Friday, 6 May 2011
Sheppy's Kingston Black Cider
Sheppy's are one of the pioneers of the single variety cider in the UK, although more recently many producers are making this style of cider. It harks back to the innovation in wine, with named grape varieties - although putting my cards firmly on the table I don't think apples carry this treatment as well as grapes. With a cider, you want to balance the apples out to get the best taste. Having said that, balance isn't everything. Character and personality are just as important and some of the best ciders I have tasted have been made from 3-4 varieties of apples.
Of all the apples that should make a decent single variety, general consensus is that Kingston Black is the prime candidate. Its a mild bittersharp, but with some decent tannins in it. This cider should have a pretty distinctive taste too, as Kingston Black is generally a very dry cider and the tannins can be rather bold.
The Sheppy's version is a cross between amber and gold in colour - nice, although I have seen a few Kingston Black ciders that have more reddy brown to them. There is a fairly mild carbonation too. Its s smidgen over a low carbonation, but does lift it and give it a nice, tannic aroma. I am looking forward to this.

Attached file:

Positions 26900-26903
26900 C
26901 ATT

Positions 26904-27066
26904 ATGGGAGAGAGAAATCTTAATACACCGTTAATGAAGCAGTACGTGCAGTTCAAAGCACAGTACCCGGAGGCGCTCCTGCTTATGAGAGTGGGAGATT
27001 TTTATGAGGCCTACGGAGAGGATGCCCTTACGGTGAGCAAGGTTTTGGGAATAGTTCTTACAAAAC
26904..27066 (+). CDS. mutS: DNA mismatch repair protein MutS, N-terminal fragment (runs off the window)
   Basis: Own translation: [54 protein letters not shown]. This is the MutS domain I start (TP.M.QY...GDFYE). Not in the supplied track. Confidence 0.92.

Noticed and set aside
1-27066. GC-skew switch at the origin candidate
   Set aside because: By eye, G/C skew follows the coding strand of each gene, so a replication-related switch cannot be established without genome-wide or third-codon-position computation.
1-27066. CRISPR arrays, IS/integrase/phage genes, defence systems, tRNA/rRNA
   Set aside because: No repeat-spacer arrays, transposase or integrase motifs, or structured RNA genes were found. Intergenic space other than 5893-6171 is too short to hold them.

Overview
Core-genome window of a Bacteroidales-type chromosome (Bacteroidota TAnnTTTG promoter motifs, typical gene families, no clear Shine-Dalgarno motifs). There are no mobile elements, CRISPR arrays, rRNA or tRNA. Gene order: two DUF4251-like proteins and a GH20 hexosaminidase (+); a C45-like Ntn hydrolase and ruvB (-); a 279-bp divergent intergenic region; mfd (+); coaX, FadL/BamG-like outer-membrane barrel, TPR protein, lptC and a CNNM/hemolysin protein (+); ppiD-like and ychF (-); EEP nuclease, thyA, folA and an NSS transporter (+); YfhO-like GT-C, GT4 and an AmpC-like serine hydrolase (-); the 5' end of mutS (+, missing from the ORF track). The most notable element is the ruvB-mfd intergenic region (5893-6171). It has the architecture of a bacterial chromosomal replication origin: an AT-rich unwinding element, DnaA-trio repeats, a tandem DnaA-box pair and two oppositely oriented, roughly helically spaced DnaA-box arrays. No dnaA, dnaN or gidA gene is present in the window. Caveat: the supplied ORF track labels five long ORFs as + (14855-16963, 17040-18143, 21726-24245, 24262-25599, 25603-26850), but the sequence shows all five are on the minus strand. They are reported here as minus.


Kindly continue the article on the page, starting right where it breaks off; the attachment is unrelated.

And it is very delicious. Sure, the Kingston Black tannin and dryness are held back by sweetening and (to some degree) the carbonation, but the taste is definitely there. I am not surprised to find that it has been dulled a little in its production - single variety Kingston Black can be... challenging. This is one occasion (one of the VERY few) when I am glad that Sheppy's filter, it has left the taste intact but restrained so that the flavour of the fruit can compete with the tannin.
There is also a good acid background to this cider too. Not surprising as KB is a bittersharp, but even then this acid doesn't really compete with the tannin and sweetness. One thing I do note though - where is the deep, tannic aftertaste? I expected this taste to last, but it really doesn't at all. A bit of a shame, although its not critical.
In all honesty, I could drink this one all over again. It doesn't change my mind about the best ciders being a blend of several varieties, but as Kingston Black ciders go, its really very nice. A score of 71 sees a bronze apple awarded to it. As much as I lean away from single varieties, I am glad.